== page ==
The Gospel According to The Lord of the Rings: Week 46, Sam's Choice

The "deep narrative" of the story reemerges at the top Cirith Ungol as Sam kneels beside the dead body of Frodo.

Well, Sam thinks Frodo is dead. And we've jumped ahead quite a bit. 

En route to the secret entrance into Mordor, Sam and Frodo are captured by Faramir and his men. In their time together Faramir comes to know the full story of Boromir's death. But unlike his brother, Faramir is able withstand the temptation to possess the Ring. He consents to let Frodo and Sam go, even if their plan is to enter Mordor through Minas Morgul, the city of the Witch King.

Gollum leads Frodo and Sam past the City of Shadow, climbing up the mountain using stairs that lead to the pass of Cirith Ungol, and from there over into the land of Mordor.

But Gollum has set a trap at the top of the pass, leading Frodo and Sam into the lair of the giant spider Shelob. Gollum attacks Sam and Shelob attacks and stings Frodo. But Sam puts Gollum to flight, and then, against all odds, wielding Sting and the Phial of Galadriel, Sam is able to wound and chase off Shelob. 

But it seems that Sam is too late to save Frodo, who appears dead after Shelob's venomous sting. And there, in the midst of his great grief and pain, Sam has to make a choice. Shall he give up all hope or take the Ring from his dead Master to carry on the quest?

Sam chooses to take the Ring and carry on. Or does he? Here we find "the deep narrative" rushing back into the story as Sam ponders the choice before him:

"What? Me, alone, go to the Crack of Doom and all?" He quailed still, but the resolve grew. "What? Me take the Ring from him? The Council gave it to him."

But the answer came at once: "And the Council gave him companions, so that the errand should not fail. And you are the last of all the Company. The errand must not fail."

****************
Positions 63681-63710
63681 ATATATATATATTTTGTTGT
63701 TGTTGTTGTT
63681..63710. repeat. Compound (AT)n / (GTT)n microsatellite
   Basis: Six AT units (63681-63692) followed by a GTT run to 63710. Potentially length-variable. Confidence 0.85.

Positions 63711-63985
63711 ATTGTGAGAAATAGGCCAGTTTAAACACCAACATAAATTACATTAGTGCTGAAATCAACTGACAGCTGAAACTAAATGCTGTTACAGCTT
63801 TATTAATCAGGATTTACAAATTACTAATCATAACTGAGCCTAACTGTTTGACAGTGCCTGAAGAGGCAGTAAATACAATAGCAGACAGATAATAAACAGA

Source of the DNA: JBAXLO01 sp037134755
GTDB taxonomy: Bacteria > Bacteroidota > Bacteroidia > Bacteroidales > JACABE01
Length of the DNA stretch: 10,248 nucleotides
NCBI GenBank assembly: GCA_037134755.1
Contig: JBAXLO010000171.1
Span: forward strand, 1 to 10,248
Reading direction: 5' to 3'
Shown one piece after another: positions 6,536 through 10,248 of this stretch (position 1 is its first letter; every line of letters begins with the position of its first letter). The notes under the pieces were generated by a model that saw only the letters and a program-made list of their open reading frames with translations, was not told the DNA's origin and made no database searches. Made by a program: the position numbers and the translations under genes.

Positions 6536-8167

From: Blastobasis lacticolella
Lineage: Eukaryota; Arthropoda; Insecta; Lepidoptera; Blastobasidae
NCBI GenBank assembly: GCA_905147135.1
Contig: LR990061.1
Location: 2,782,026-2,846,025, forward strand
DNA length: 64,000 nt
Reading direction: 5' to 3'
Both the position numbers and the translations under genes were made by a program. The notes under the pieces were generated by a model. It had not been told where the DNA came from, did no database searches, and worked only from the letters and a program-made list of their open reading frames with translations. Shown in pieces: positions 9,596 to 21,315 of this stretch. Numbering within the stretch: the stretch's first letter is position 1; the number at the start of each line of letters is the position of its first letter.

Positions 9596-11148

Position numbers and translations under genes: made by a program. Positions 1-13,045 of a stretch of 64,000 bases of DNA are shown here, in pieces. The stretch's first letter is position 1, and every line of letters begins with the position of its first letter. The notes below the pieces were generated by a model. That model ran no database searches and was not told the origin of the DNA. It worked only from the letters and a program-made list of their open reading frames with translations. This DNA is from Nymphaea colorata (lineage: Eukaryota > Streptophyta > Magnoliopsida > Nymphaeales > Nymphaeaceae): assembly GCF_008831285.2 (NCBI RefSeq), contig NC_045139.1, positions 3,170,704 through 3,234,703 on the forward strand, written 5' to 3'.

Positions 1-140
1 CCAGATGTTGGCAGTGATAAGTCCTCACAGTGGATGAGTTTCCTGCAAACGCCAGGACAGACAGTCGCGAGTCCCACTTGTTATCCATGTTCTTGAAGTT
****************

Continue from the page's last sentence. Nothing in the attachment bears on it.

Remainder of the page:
"I wish I wasn't the last," he groaned. "I wish old Gandalf was here or somebody. Why am I left all alone to make up my mind? I'm sure to go wrong. And it's not for me to go taking the Ring, putting myself forward."

"But you haven't put yourself forward; you've been put forward. And as for not being the right and proper person, why, Mr. Frodo wasn't, as you might say, nor Mr. Bilbo. They didn't choose themselves."

You haven't put yourself forward, you've been put forward. They didn't choose themselves.

Okay, then who did put Sam forward? And who chose Bilbo and Frodo? 

Again, following Fleming Rutledge, these are the moments where God shows up in Tolkien's masterpiece. On the surface, the story is irreligious and godless. But when you track the deep narrative, you see the fingerprints of God everywhere you look. 

All of life is like this. Spotting the divine presence involves a perceptual shift. "Do you not see?" Jesus asked his followers over and over again

Life is like that famous optical illusion. What do you see, a rabbit or a duck? Nihilism or meaning? Despair or hope? Randomness or purpose? Chance or providence? Determinism or freedom? Matter or mind? Shame or grace? Divine absence or presence? Atheism or God?

Rabbit or duck?

And over and over Jesus asks,"Do you not see?"

This entry was posted by Richard Beck. Bookmark the permalink.

Leave a Reply